Modern look Modern look

Fresnel lens, invention to channel the rays.

However, the XVIII. Already in the twentieth century the need to identify faros at a distance was resolved. The Swede Jonas Norberg, through a watchmaking mechanism, launched the first lighthouse with rotating mirrors. With this invention was achieved the effect that the rays of light will rotate. Therefore, the lighthouse that remotely emits all the brightness and desired speed was invented in 1781.

XIX. At the beginning of the twentieth century, Frenchman Augustine Jean Fresnel invented a good lens as a complement to the lamps. The success was total. And it is that all the lighthouses of today work with a kind of lighthouse. The objective of the Fresnel lens is to capture and concentrate the light that is dispersed. For this purpose, some prisms that give a special aspect to the lens capture the light and direct it towards the horizon. Fresnel's invention was first added to Cordouán's lighthouse in 1823. Fresnel himself joined lenses and reflectors and invented catalytic systems.

The English Arthur Kitson invented a system that evaporated before burning oil. The oil was extracted from both plants and whales. It was an expensive fuel that demanded easily damaging mechanisms, so its maintenance was not easy.

In some lighthouses, oil or, when it was covered, olive oil became common. However, tests were started to find a gas suitable for urban lighting and lighthouses. XIX. At the beginning of the twentieth century several attempts were made with coal gas. Some Finnish and Italian lighthouses used gas produced in adjacent factories. This system was successful as it was possible to avoid continuous care.

The first places marked with lighthouses were the entrances to the ports.

In some luminous buoys a compressed gas developed in technological research in the railway field was applied to keep on fire. This gave the buoys an autonomy of months. Subsequently, within this line of research, the best substance was found in 1895: acetylene. Acetylene has very suitable properties for both use and storage. When burned, it provides a luminous intensity 20 times higher than any other gas, and in addition, adding water to a kilo of calcium carbide is generated 340 liters of acetylene.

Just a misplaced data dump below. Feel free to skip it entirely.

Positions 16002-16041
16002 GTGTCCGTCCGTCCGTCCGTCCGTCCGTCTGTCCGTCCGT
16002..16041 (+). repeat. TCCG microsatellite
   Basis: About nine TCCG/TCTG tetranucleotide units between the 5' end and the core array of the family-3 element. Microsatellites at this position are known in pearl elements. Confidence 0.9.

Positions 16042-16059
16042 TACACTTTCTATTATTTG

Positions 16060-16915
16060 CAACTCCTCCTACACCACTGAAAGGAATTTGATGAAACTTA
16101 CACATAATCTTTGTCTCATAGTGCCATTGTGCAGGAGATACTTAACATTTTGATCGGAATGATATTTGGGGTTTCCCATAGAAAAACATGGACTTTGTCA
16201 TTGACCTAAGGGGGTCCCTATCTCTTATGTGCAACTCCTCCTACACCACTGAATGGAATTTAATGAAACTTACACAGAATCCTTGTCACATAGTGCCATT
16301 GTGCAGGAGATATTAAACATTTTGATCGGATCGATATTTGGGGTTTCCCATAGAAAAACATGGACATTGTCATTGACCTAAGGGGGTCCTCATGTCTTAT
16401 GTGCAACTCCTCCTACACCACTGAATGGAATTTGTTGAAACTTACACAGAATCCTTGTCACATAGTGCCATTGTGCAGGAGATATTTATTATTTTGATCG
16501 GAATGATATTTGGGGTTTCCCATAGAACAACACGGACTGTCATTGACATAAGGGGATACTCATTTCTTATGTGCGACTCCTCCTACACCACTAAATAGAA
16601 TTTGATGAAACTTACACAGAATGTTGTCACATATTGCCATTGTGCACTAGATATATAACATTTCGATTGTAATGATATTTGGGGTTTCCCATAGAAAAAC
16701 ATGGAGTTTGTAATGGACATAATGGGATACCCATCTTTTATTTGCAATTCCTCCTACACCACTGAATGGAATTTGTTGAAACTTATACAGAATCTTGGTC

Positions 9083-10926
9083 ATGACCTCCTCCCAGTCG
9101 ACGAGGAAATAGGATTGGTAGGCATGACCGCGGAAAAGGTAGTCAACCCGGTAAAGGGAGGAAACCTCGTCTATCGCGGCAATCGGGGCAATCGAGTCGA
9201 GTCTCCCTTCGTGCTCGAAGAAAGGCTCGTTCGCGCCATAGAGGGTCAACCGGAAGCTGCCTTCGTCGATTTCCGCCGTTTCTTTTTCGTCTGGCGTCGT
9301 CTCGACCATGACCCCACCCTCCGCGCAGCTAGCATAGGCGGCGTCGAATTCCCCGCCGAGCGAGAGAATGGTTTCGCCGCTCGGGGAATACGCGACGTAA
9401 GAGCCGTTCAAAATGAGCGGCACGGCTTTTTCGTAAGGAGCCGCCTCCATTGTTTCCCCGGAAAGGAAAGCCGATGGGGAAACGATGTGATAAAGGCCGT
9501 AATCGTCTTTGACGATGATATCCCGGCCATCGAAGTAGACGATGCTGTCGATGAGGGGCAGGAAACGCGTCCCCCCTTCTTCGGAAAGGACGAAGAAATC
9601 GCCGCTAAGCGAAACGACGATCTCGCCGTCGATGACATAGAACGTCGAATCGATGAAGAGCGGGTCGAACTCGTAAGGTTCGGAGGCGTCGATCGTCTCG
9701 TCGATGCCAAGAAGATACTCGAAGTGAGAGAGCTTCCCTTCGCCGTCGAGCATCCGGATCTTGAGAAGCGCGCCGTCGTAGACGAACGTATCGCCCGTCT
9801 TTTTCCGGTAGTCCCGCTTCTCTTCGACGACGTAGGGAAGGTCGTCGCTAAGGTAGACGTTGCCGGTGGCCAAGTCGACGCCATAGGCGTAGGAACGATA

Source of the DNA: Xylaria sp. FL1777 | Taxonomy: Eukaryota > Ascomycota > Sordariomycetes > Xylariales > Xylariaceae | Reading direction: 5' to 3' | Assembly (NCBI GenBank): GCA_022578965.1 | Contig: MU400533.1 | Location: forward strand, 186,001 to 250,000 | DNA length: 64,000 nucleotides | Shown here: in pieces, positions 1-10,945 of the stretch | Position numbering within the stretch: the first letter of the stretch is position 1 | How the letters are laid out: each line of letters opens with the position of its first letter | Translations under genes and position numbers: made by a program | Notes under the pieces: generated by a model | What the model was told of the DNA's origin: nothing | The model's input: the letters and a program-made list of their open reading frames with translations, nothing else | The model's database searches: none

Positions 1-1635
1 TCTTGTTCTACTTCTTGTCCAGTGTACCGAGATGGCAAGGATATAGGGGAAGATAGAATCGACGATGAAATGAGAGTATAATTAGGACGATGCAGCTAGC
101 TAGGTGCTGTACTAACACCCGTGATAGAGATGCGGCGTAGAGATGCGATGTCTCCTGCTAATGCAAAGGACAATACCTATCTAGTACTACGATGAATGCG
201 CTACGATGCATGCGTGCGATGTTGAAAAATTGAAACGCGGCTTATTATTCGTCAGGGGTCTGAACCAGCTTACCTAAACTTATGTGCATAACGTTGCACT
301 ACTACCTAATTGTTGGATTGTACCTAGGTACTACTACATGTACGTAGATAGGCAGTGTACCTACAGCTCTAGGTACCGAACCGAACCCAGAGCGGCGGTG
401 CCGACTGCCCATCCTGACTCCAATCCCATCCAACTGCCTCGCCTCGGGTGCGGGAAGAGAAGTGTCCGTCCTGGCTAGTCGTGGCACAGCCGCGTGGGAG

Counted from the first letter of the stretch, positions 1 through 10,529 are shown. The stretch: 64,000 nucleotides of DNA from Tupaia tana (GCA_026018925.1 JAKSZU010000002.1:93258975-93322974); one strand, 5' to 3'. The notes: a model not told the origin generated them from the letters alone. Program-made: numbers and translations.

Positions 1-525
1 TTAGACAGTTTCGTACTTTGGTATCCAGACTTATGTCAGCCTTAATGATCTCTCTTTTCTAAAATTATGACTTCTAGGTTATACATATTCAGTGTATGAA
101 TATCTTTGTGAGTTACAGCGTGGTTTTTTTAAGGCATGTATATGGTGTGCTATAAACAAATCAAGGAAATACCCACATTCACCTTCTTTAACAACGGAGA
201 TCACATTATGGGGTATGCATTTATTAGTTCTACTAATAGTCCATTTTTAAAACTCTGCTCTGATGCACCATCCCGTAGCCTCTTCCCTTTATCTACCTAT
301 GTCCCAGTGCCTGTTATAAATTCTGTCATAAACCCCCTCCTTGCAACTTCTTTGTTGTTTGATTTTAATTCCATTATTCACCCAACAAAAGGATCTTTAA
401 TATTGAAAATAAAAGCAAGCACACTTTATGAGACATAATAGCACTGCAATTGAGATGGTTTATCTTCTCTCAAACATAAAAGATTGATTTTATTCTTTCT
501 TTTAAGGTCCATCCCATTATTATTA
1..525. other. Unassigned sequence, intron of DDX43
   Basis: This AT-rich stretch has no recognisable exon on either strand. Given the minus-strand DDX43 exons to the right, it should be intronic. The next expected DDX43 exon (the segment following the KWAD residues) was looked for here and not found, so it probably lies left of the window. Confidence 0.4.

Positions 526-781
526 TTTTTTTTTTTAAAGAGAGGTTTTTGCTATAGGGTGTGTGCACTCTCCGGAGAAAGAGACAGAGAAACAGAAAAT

XIX. In the eighteenth century, as a result of the industrial revolution, the number of ships increased considerably. This had a great influence on the lighthouses. The need arises to mark rocks, dunes and other obstacles to navigation that were not seen. For this reason, numerous beacons were installed. In addition, to identify the source of light, a code based on the frequency of flashes was launched.

XX. In the eighteenth century came electricity to the lighthouses. As the electrical systems were developed, they multiplied. However, due to the many failures that occurred, it was customary to have emergency acetylene systems prepared.

XX. In the twentieth century the lighthouses were connected to the electric grid.

In general, the use of electricity was extended along with adequate electrical networks. Many times the war has had a lot to do with it, for example in Europe. In Euskal Herria during the first thirty years of this century many lighthouses were electrified.

Currently, automated systems predominate, which are switched on and off by photoelectric cells and illuminated by modern lamps. The operation has been centralized and the lighthouses only require maintenance.

Eusko Jaurlaritzako Industria, Merkataritza eta Turismo Saila